Age

8.1.6

Sex

8.1.7

Nationality

8.1.8

Details of Travel Document

8.1.9

Medical condition

8.1.10 Details of Personal Effects


8.2 On Board
8.2.1

All passenger cabins and spaces are to be inspected and


prepared for boarding.

8.2.2

Highest regard shall be paid to passenger safety, health and


comfort.

8.2.3

Any damaged or inoperative equipment / fittings are to be


repaired prior boarding of passengers.

8.2.4

On receipt of the passenger manifest, ships staff shall


ensure that adequate accommodation is available for listed
passengers as per the class of booked travel.

8.2.5

A plan is to be made for allocation of cabins/berths to each


booked passenger.

8.2.6

Company is to be informed immediately about any over


booking beyond the certified capacity.

9 Boarding procedure of Passengers


9.1 After completing port formalities i.e. (a) port entry (b) immigration
(c) health and (d) customs, following routine procedure shall be
followed:
9.1.1

Properly rigged gangway, life buoy (if applicable) with a


heaving line and self-ignition light shall be in place.
Gangway shall clean at all times and be well lit at night.

9.1.2

If Master encounters unruly behaviour among Passengers


while boarding or there could be a threat of violence and
damage to ship's property, he may suspend boarding of
Passengers and ask for police protection. Any prospective
passenger who by reason of inebriation or otherwise is in
such state which might cause annoyance or injury to other
Passengers, may be refused entry on board.

9.1.3

The officer in charge of reception of passengers, and


departmental staff under his charge shall be stationed at
most convenient place for assisting the passengers to their
respective cabins/berths. Doctor and para-medical staff
will also be readily available during boarding of
passengers and will render any assistance if required.

9.1.4

Catering crew shall be dressed as per company standard.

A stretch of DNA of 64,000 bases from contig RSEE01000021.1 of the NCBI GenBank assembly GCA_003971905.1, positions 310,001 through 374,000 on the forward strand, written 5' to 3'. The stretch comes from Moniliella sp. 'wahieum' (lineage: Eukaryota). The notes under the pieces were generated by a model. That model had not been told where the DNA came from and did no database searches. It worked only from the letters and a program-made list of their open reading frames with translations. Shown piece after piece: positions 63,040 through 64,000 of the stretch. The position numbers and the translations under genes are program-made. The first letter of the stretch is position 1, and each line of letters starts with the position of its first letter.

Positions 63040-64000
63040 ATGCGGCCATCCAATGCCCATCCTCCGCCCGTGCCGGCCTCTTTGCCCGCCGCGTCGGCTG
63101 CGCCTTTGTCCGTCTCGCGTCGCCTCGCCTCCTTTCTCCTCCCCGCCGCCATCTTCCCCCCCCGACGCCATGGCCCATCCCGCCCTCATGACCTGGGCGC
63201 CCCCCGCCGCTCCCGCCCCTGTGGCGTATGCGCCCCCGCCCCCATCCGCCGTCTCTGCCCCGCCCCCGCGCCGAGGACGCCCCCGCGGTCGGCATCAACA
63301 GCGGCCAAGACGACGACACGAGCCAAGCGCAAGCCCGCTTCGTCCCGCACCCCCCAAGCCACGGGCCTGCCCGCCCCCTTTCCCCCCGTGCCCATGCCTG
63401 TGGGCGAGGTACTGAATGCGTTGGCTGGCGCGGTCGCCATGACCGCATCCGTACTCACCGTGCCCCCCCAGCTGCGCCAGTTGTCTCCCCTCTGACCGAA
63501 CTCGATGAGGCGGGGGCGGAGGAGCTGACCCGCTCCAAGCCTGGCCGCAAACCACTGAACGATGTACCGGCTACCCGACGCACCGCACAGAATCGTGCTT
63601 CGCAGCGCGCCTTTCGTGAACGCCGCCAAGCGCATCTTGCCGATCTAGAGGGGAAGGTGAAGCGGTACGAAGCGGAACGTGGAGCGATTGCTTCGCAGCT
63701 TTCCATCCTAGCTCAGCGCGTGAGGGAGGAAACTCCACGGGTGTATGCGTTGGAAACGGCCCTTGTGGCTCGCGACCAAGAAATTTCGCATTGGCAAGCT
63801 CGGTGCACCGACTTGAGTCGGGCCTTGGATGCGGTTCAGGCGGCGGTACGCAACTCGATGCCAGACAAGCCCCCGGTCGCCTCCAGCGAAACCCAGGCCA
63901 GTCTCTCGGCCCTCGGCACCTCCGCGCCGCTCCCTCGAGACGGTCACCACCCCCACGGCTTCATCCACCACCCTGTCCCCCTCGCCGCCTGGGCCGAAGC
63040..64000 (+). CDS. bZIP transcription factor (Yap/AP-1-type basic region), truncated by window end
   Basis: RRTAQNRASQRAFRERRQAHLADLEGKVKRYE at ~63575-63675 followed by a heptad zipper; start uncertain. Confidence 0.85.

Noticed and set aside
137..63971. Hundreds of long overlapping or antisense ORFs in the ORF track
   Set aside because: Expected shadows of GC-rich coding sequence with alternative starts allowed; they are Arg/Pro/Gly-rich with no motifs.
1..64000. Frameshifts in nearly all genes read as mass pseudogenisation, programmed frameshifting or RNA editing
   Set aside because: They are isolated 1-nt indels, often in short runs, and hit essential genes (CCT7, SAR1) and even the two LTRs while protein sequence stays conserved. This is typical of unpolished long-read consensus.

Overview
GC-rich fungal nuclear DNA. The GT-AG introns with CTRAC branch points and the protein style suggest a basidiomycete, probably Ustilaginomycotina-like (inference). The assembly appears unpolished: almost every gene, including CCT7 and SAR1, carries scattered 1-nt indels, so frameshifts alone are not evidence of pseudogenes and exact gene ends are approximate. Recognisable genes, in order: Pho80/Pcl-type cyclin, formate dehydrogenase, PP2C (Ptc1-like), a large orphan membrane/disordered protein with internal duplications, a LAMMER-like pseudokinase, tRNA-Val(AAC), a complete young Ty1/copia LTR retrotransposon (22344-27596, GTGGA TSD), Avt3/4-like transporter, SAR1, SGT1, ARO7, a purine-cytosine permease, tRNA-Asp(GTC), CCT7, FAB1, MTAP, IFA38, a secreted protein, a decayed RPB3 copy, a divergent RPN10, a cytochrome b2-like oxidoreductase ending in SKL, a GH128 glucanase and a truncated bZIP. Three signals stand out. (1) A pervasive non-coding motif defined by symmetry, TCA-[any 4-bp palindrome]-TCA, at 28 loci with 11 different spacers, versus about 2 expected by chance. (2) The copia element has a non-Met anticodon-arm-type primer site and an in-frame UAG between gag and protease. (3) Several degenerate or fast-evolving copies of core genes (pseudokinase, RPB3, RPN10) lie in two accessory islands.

They will stand mustered near the accommodation ladder
and in turn guide/assist the passengers as necessary.

9.1.5

As far as practicable, Passengers should not be delayed at


the gangway for collection of documents such as
passports, health cards and tickets. These are be collected
by the company's shore staff ashore (if possible) before
permitting passengers to proceed to the vessel's gangway
for embarkation.

9.1.6

Should Passenger boarding (or disembarkation) be by boat


tenders, great care must be taken about their personal
safety and that of their baggage. A crew member must be
positioned at the gangway bottom platform to assist each
passenger.

10 Watch Keeping and Security in Port


10.1

Owners shore staff shall ensure that every passenger completes


immigration, health and customs formalities before boarding the
vessel.

10.2

Housekeeping and Hotel department staff shall be in attendance


in the Reception area at Level 6, to answer any queries from
passengers, and also for receiving valuables, which passengers
may like to keep in ship's custody.

10.3

The Chief officers and officers deputed by the Master are to take
regular rounds and also ensure that the baggage of passengers is
suitably stowed in their cabins and under their respective bunks
and spaces provided for the same.

10.4

Ship's staff must ensure that passageways are kept clear and
embarkation progresses smoothly and expeditiously.

10.5

Housekeeping staff and marine crew patrols shall be deputed to


make regular rounds so that all spaces are kept well swept, dry
and in hygienic conditions during the boarding process.

10.6

Adequate awning or cover shall be spread over the deck near


embarkation gangway and other deck spaces to provide shelter
from the sun, if necessary.

10.7

Only authorised porters are to be permitted to handle passenger


baggage.

10.8

Other than hand carry-on luggage, all heavy luggage must have
stickers on baggage for identification with (i) name of the person
(ii) ticket number and (iii) destination.

10.9